By: Anna Iasmi Vallianatou | chathamhouse.org | 28 July 2022
Lesvos: How EU asylum policy created a refugee prison in paradise
Located in the Aegean Sea, just off the Turkish coast, Lesvos is blessed with beautiful landscapes and endless olive forests, producing wealth and culture for centuries. But since 2015, Lesvos has instead been associated with the arrival of millions of refugees into Europe, becoming a key location on the perilous journey known as the eastern Mediterranean route.
In 2015, the residents of Lesvos were at the frontline of the humanitarian response, helping hundreds of thousands of asylum seekers to arrive safely on the island’s shores and providing food and shelter.
Their heroic efforts drew the world’s attention and led to several international humanitarian awards, including the Nansen Refugee Award and a nomination for the 2016 Nobel Peace Prize.
From the ‘Lesvos grannies’ to activist groups all over the island, there was a wave of compassion and solidarity towards refugees and migrants, reflected in the public discourse at both local and national levels.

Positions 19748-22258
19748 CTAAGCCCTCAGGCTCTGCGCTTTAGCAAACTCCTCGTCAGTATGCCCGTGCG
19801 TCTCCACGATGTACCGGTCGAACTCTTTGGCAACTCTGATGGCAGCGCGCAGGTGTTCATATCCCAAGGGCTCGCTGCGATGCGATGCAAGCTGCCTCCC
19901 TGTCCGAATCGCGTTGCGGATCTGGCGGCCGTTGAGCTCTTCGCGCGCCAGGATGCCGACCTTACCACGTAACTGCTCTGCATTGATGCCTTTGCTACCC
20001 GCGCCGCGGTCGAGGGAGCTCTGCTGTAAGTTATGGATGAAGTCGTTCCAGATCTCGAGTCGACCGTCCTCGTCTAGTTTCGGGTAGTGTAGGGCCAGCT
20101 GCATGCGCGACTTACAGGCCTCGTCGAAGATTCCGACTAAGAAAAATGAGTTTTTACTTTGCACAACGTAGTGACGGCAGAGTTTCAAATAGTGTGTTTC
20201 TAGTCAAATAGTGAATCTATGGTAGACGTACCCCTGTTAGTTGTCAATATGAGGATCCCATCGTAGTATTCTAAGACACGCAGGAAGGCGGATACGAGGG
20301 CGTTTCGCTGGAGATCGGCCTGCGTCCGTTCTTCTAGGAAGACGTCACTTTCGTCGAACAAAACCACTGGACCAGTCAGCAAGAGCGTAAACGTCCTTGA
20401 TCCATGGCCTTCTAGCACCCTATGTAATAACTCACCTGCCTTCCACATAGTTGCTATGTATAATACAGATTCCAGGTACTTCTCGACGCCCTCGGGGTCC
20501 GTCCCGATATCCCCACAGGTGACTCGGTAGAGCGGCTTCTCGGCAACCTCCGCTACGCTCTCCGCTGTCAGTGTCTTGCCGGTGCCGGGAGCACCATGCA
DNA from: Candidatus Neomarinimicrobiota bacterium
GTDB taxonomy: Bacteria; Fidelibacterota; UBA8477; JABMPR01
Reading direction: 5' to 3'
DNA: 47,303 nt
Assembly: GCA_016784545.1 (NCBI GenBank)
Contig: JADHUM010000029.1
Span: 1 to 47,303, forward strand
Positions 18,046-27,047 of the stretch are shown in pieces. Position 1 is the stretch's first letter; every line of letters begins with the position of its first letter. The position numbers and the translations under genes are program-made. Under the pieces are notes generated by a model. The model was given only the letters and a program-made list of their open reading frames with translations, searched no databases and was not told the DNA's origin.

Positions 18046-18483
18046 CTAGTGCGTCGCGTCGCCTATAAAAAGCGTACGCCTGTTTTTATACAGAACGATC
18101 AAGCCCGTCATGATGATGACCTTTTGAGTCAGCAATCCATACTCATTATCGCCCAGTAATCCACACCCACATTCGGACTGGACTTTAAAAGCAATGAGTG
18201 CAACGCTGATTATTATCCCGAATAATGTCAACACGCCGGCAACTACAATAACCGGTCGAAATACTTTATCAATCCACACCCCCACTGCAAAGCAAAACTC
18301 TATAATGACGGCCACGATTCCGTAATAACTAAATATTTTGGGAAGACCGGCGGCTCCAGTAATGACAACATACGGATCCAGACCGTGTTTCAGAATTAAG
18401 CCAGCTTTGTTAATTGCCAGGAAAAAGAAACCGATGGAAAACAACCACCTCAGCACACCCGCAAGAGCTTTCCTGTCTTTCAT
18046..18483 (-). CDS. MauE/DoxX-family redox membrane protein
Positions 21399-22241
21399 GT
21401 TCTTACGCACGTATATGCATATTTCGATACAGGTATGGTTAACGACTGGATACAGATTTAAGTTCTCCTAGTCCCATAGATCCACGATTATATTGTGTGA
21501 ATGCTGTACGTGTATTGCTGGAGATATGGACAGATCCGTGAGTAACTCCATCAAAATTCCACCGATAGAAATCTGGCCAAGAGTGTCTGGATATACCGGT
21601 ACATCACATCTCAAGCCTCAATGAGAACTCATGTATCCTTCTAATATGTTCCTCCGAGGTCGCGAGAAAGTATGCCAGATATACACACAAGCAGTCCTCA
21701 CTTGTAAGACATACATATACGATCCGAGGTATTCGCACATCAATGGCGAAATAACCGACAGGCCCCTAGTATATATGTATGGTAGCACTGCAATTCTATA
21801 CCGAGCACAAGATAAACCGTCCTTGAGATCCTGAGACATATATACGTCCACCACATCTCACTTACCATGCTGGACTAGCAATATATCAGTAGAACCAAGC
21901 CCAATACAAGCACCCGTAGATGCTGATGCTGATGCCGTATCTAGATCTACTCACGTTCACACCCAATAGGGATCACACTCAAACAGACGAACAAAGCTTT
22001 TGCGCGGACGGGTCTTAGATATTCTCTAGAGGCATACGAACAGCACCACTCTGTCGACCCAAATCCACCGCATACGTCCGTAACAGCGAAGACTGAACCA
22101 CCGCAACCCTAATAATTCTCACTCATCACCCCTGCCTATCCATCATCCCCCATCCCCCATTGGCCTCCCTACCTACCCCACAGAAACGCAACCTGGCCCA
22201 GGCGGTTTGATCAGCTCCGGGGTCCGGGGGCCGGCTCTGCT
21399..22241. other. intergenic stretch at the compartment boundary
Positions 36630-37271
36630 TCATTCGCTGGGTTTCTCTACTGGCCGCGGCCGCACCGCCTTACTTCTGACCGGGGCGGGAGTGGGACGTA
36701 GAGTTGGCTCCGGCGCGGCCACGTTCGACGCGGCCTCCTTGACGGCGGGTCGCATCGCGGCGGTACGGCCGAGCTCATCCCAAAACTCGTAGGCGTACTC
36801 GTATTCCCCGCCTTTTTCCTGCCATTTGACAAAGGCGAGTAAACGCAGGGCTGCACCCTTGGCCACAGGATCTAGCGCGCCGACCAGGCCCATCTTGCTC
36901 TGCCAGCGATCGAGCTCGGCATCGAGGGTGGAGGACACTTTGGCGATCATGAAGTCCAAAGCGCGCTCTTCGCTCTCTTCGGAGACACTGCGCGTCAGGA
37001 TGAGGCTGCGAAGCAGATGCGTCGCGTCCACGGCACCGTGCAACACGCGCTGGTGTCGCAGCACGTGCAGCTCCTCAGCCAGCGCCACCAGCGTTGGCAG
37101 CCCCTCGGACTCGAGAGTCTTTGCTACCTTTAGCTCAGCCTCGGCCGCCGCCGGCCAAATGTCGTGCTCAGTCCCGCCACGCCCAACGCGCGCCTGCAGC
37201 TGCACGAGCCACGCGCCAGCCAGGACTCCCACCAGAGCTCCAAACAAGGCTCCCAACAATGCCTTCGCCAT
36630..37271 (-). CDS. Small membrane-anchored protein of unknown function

But there is little trace of this hospitable atmosphere today, seven years later.
‘This is no longer the island we grew up on. The refugee crisis acted as a catalyst for all aspects of our society; it brought out the best of us at the beginning, when locals showed spontaneous solidarity to Syrians arriving by boats in 2015. But this protracted situation has turned Lesvos into a toxic political space, a “refugee warehouse” where the EU and the Greek government are testing their anti-immigration policies, letting the far right to spread fear and misinformation among us’, said Christos1, a local teacher who has been involved in citizen-led initiatives promoting the rights of refugees.